Duncombe v Secretary of State for Children, Schools and Families
|Duncombe v Secretary of State for Children, Schools and Families|
|Citation(s)|| UKSC 36,  ICR 495,  IRLR 498|
|Conflict of laws, employment|
The case was joined with Secretary of State for Children, Schools and Families v Fletcher.
Duncombe and other teachers were employed by the government to teach in various schools in the EU under the Statute of the European Schools. They taught children of officials and employees of the EU. They were claiming unfair dismissal because there was no objective justification for using fixed term contracts, and they contended they should be regarded as permanent under the Fixed-term Employees (Prevention of Less Favourable Treatment) Regulations 2002 reg 8. One employee, F, had worked in such a school in the UK, another in Germany. The contracts were limited to nine years, or exceptionally ten years under the Regulations for Members of the Seconded Staff of the European Schools 1996. The Secretary of State claimed it was not for the court of one member state to question the regulations.
The Court of Appeal held successive fixed-term contracts for work in European schools was not objectively justified.
Lady Hale and Lord Rodger decided that use of successive fixed term contracts was objectively justified under the Regulations. The cross appeal concerned whether UK labour law applied so that there could be an unfair dismissal complaint under ERA 1996 s 94, on which judgment was reserved. Lord Mance, Lord Collins and Lord Clarke agreed. Lord Rodger passed away in the mean time.
|“||16. This depends upon a combination of factors. First, as a sine qua non, their employer was based in Britain; and not just based here but the Government of the United Kingdom. This is the closest connection with Great Britain that any employer can have, for it cannot be based anywhere else. Second, they were employed under contracts governed by English law; the terms and conditions were either entirely those of English law or a combination of those of English law and the international institutions for which they worked. Although this factor is not mentioned in Lawson v Serco, it must be relevant to the expectation of each party as to the protection which the employees would enjoy. The law of unfair dismissal does not form part of the contractual terms and conditions of employment, but it was devised by Parliament in order to fill a well-known gap in the protection offered by the common law to those whose contracts of employment were ended. Third, they were employed in international enclaves, having no particular connection with the countries in which they happened to be situated and governed by international agreements between the participating states. They did not pay local taxes. The teachers were there because of commitments undertaken by the British government; the husbands, in Wallis and Grocott, were there because of commitments undertaken by the British government; and the wives were there because the British government thought it beneficial to its own undertaking to maximise the employment opportunities of their husbands' dependants. Fourth, it would be anomalous if a teacher who happened to be employed by the British government to work in the European School in England were to enjoy different protection from the teachers who happened to be employed to work in the same sort of school in other countries; just as it would be anomalous if wives employed to work for the British government precisely because their husbands were so employed, and sacked because their husbands ceased to be so employed, would be denied the protection which their husbands would have enjoyed.||”|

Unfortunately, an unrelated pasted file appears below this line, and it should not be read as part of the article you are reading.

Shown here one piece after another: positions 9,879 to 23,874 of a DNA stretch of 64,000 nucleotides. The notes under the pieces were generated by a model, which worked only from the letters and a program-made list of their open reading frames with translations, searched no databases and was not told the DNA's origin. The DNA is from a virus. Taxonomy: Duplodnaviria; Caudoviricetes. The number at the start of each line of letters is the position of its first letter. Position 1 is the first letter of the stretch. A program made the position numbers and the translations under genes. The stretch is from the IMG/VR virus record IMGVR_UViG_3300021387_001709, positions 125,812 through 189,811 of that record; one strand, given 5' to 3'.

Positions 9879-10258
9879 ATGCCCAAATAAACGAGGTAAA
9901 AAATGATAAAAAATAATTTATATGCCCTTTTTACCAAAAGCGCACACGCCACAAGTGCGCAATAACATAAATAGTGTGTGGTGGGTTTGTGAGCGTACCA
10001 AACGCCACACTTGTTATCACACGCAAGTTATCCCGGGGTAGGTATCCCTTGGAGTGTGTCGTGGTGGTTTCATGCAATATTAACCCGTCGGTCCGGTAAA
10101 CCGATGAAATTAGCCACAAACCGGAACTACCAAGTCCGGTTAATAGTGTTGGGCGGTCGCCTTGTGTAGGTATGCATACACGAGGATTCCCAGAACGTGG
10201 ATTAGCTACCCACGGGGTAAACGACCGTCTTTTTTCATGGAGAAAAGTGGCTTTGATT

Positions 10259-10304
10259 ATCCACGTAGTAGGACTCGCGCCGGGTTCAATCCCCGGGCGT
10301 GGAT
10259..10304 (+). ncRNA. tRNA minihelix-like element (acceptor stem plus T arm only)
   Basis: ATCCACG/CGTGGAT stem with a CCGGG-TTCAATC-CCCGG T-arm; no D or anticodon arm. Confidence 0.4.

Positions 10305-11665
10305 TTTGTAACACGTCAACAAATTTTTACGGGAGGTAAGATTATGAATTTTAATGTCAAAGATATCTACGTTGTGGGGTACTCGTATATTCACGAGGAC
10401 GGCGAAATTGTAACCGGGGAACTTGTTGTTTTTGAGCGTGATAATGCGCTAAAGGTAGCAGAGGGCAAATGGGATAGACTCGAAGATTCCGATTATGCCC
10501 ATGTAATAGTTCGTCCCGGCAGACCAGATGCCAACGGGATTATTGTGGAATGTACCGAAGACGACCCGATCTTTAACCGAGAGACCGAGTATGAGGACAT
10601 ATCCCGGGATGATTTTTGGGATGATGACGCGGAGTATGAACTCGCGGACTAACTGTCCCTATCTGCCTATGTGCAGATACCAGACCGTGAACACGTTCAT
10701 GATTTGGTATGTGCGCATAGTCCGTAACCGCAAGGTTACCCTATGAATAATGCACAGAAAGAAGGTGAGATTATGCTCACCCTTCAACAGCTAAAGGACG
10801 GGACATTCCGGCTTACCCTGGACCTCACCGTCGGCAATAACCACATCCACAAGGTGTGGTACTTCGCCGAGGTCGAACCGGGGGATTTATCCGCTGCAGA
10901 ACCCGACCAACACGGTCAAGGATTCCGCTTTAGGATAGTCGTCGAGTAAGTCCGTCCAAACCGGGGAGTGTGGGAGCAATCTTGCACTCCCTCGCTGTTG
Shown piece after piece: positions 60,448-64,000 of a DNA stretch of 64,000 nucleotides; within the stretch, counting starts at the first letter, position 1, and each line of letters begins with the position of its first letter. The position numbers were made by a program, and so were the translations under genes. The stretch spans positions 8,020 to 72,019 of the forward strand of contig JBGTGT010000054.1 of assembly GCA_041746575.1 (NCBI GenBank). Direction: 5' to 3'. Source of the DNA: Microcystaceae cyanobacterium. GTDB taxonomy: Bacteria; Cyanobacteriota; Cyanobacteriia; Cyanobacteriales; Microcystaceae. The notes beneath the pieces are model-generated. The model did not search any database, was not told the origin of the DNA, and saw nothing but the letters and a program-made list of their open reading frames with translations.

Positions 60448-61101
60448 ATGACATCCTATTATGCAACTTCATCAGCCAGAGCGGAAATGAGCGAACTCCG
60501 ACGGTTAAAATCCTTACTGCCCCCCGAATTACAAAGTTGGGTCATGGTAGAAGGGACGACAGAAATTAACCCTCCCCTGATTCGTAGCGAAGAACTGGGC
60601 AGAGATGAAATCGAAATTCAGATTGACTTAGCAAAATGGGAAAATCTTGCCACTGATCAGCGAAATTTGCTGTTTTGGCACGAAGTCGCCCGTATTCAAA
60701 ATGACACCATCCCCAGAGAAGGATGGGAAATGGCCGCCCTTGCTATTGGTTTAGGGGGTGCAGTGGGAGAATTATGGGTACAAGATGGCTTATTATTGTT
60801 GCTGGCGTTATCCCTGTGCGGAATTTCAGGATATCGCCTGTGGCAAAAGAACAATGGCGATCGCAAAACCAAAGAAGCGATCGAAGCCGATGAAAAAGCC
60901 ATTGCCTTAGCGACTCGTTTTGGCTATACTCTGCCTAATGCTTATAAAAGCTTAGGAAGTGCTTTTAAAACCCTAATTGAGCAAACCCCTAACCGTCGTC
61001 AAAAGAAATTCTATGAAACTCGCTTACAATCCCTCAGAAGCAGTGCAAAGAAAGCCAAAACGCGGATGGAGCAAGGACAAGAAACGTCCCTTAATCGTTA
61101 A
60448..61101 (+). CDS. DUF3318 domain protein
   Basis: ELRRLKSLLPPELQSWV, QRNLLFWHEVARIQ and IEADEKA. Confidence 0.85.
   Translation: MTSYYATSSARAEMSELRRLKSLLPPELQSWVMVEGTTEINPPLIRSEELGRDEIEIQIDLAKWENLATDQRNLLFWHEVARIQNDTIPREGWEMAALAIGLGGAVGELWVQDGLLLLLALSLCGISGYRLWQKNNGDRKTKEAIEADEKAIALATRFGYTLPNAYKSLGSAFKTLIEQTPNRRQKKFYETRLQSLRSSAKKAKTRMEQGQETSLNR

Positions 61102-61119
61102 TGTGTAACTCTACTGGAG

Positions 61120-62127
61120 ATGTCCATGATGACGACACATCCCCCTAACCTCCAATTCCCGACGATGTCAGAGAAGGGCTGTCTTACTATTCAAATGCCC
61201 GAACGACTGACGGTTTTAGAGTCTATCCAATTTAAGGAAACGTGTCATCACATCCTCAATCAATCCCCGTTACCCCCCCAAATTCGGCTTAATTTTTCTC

-  EWCA Civ 1355
-  UKSC 14
-  UKSC 36